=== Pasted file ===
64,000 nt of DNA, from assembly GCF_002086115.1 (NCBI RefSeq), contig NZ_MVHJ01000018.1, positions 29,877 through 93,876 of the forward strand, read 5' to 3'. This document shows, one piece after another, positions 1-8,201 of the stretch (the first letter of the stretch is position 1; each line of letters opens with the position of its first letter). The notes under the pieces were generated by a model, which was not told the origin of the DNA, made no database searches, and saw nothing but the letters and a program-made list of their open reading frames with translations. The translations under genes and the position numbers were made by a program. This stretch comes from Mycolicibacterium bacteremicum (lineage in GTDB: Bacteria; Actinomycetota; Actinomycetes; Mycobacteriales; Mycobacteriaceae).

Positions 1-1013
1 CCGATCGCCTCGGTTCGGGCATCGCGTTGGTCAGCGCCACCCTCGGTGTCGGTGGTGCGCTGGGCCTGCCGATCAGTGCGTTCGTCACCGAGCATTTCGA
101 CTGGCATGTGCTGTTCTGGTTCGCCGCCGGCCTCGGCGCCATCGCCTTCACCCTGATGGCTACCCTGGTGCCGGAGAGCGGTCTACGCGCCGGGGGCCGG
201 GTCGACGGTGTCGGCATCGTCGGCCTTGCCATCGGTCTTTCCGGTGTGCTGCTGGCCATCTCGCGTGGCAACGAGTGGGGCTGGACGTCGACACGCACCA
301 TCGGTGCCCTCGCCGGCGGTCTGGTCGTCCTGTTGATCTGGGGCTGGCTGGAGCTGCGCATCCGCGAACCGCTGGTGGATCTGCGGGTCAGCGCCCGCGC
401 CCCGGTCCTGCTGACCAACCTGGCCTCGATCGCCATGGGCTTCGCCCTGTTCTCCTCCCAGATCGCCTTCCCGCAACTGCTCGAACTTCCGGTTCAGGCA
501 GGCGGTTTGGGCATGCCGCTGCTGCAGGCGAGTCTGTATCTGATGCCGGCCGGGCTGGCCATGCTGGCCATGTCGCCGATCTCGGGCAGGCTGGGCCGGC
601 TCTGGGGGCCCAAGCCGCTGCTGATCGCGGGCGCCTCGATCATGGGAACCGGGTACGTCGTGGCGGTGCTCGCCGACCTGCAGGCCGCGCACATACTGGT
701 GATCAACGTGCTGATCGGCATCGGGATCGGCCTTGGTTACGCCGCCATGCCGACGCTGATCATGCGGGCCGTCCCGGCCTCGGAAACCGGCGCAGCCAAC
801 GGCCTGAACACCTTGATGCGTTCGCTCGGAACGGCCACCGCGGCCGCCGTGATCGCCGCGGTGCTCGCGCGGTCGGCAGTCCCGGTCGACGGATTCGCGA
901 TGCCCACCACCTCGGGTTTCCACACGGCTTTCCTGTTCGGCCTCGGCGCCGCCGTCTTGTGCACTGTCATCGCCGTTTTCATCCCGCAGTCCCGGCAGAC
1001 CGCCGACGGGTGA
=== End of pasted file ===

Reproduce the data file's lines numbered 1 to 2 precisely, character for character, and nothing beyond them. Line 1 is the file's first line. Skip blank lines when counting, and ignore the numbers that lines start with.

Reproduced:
64,000 nt of DNA, from assembly GCF_002086115.1 (NCBI RefSeq), contig NZ_MVHJ01000018.1, positions 29,877 through 93,876 of the forward strand, read 5' to 3'. This document shows, one piece after another, positions 1-8,201 of the stretch (the first letter of the stretch is position 1; each line of letters opens with the position of its first letter). The notes under the pieces were generated by a model, which was not told the origin of the DNA, made no database searches, and saw nothing but the letters and a program-made list of their open reading frames with translations. The translations under genes and the position numbers were made by a program. This stretch comes from Mycolicibacterium bacteremicum (lineage in GTDB: Bacteria; Actinomycetota; Actinomycetes; Mycobacteriales; Mycobacteriaceae).

Positions 1-1013